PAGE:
Thousands of migrants–some refugees, some not–are making their way from Islamic countries in the Middle East and Asia to Turkey, then to Greece, Macedonia, Austria and finally, for many, Germany. The largest number come from Syria, but other Islamic countries are represented from as far away as Afghanistan.

The Atlantic reported on the numbers: The number of migrants who have crossed the EU’s borders this year: 340,000. The European Union’s population: 508.2 million. Thus, currently, incoming migrants are 0.067% of the total population. Syria—which is in the midst of a civil war—is the largest source for these migrants. That conflict has created 4 million refugees.

• Of these, 1.9 million are in Turkey (population 75 million),
• 1.1 million are in Lebanon (population 4.4 million),
• 629,245 in Jordan (population 6.459 million).

The US has about 1,500—though that number could increase. There are zero in the Gulf States, including Saudi Arabia.

Today’s Afghans and Pakistani refugees are economic refugees. But the Syrians are not economic refugees, they are refugees from war and chaos. They are seeking refuge from a civil war which has been exacerbated by ISIS. That the US, Turkey and the Gulf Countries are actively waging war on Syrian soil vs. ISIS adds to the plight of the Syrians.

And it is about to get worse for the Syrians. From the NYT:

Russia has sent a military advance team to Syria and is taking other steps the United States fears may signal that President Vladimir V. Putin is planning to vastly expand his military support for President Bashar al-Assad of Syria, administration officials said Friday.

The Russian moves include transport of prefabricated housing units to Latakia, Syria’s principal port city, and the delivery of a portable air traffic control station there.

All this occurs on top of the US, Turkey and Arab forces implementing new plans to enter Syria in order to fight ISIS, primarily using more air attacks. That may explain Russia’s actions, since, from the start of the civil war in Syria, Russia has made it clear that they would not tolerate a “no fly zone” over Syria. In 2013, Russian officials, including a strongly worded statement by Putin,  formally objected to a Syrian “no fly zone”, which may now be precisely a goal of the US.

So, Syrians should expect more instability in the name of creating stability. More will leave town.

This means that the situation is utterly intractable. An intractable situation is not a “problem” that can be “solved”: It is a fact which must be reckoned with.

Over time, it is likely that there will be a huge internal backlash against European politicians, like Germany’s Ms. Merkel, if more migrants are allowed into the EU. Wages are stagnant or falling in Europe and unemployment is still high. The last thing people in Europe want right now is more competition in the labor market. Parties on the extreme right will profit from this while the center right will lose support.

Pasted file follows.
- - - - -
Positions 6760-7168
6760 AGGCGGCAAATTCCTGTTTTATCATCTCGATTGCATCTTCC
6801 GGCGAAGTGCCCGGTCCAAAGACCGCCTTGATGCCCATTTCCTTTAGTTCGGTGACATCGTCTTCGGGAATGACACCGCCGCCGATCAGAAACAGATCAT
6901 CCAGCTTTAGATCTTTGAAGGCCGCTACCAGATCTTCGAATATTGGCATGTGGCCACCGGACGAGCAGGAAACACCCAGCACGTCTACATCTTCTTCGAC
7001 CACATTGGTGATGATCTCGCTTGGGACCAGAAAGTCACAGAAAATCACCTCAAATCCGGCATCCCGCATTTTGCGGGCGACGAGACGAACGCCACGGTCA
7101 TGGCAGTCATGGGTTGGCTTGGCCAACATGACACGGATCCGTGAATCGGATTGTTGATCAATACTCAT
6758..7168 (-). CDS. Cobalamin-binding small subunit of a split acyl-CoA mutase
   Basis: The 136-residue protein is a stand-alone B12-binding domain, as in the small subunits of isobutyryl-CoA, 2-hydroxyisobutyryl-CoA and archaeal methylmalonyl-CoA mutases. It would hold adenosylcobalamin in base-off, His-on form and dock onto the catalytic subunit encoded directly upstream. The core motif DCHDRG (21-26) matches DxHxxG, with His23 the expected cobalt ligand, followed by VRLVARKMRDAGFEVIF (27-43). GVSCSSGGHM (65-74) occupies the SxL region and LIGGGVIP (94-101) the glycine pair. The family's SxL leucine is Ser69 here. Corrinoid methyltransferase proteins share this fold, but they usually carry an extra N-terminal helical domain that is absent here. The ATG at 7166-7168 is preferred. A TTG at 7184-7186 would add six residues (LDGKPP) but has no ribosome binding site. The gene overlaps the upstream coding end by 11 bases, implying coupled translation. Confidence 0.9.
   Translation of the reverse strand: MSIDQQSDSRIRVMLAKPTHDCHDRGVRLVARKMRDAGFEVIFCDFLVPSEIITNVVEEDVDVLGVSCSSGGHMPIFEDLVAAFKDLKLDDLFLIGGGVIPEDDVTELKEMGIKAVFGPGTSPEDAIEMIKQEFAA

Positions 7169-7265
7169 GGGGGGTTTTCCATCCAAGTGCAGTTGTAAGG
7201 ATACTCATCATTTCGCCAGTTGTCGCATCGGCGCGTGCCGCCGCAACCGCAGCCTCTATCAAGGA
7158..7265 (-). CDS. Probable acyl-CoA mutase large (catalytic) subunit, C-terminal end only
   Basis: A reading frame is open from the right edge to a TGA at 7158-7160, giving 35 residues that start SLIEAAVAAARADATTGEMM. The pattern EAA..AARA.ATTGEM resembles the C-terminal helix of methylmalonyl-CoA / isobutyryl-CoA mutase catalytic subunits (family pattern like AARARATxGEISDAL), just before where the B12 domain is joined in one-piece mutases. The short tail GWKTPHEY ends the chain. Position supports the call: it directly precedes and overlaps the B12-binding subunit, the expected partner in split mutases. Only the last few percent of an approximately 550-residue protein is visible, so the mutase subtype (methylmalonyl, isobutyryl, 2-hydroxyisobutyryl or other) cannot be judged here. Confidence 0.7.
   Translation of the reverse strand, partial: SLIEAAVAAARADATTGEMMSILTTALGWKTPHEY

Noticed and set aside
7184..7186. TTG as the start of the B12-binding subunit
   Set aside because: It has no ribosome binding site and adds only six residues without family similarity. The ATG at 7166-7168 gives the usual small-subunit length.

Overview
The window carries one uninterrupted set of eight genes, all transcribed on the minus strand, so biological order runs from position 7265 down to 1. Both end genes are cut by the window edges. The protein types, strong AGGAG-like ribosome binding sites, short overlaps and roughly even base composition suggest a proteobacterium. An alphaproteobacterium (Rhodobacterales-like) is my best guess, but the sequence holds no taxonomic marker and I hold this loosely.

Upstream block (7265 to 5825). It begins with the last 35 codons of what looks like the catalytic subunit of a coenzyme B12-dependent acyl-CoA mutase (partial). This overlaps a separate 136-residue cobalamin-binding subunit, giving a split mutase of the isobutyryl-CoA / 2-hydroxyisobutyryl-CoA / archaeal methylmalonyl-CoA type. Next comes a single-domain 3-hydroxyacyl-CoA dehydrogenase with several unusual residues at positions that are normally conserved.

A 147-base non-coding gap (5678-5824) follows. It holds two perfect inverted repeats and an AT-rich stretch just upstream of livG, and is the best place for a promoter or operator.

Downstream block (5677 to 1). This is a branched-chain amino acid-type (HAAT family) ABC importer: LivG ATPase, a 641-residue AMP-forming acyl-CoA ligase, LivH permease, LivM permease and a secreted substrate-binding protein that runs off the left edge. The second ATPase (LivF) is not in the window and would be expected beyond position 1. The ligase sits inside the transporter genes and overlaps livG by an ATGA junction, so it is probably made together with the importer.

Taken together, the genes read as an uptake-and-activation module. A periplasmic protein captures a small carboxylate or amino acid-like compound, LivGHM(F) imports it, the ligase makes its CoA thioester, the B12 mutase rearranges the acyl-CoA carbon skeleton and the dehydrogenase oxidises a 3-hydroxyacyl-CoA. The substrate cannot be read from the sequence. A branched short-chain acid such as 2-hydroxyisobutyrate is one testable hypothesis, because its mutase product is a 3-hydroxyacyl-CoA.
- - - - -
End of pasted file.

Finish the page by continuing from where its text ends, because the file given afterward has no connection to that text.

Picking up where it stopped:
Why are Ms. Merkel and other leaders in the EU willing to pay this price? Theories abound regarding what to do about this tsunami of refugees/migrants. Here is Jim Kunstler: (brackets by the Wrongologist)

So, the idea that the nations currently [believing] themselves “rich” can take in, shelter, and employ the masses fleeing MENA (and elsewhere) is absurd. Somehow the people in charge, plus the intellectual classes who shape opinion and consensus, are going to have to arrive at some clear notion of limits and boundaries.

There have been irresistible human migrations throughout time, and Western nations are witnessing the beginning of another one. But in this case, the current migratory problem is a self-inflicted wound brought about by the Assad regime, and America’s and its allies’ policies of regime change.

The desire to help is human, and universal. Many global organizations embrace the concept of “Responsibility to Protect” (R2P), which says states forfeit aspects of their sovereignty when they fail to protect their populations from mass atrocities or human rights violations. In that case, it falls on all countries to enforce the R2P. Yet, in this situation, the R2P concept has already failed the Syrian people.

And it shows no sign of improving.

The only solution is to end the perpetual ME war. Western intervention in the region has been a disaster, as far back as the defeat of the Ottoman Empire in the 1920s. That started this mess with the drawing of arbitrary borders in the ME.

It is now time for locals to take up the R2P.

This means Iran, Saudi Arabia, Turkey and Egypt − all ME economic powerhouses with huge armies, have to ally to stamp out the ME hostilities. And to create enforceable ME borders, so that eventually, it will be possible to return today’s refugees to safe areas within their homelands.

Otherwise, the big ME powers will be the ultimate losers in the current ME debacle.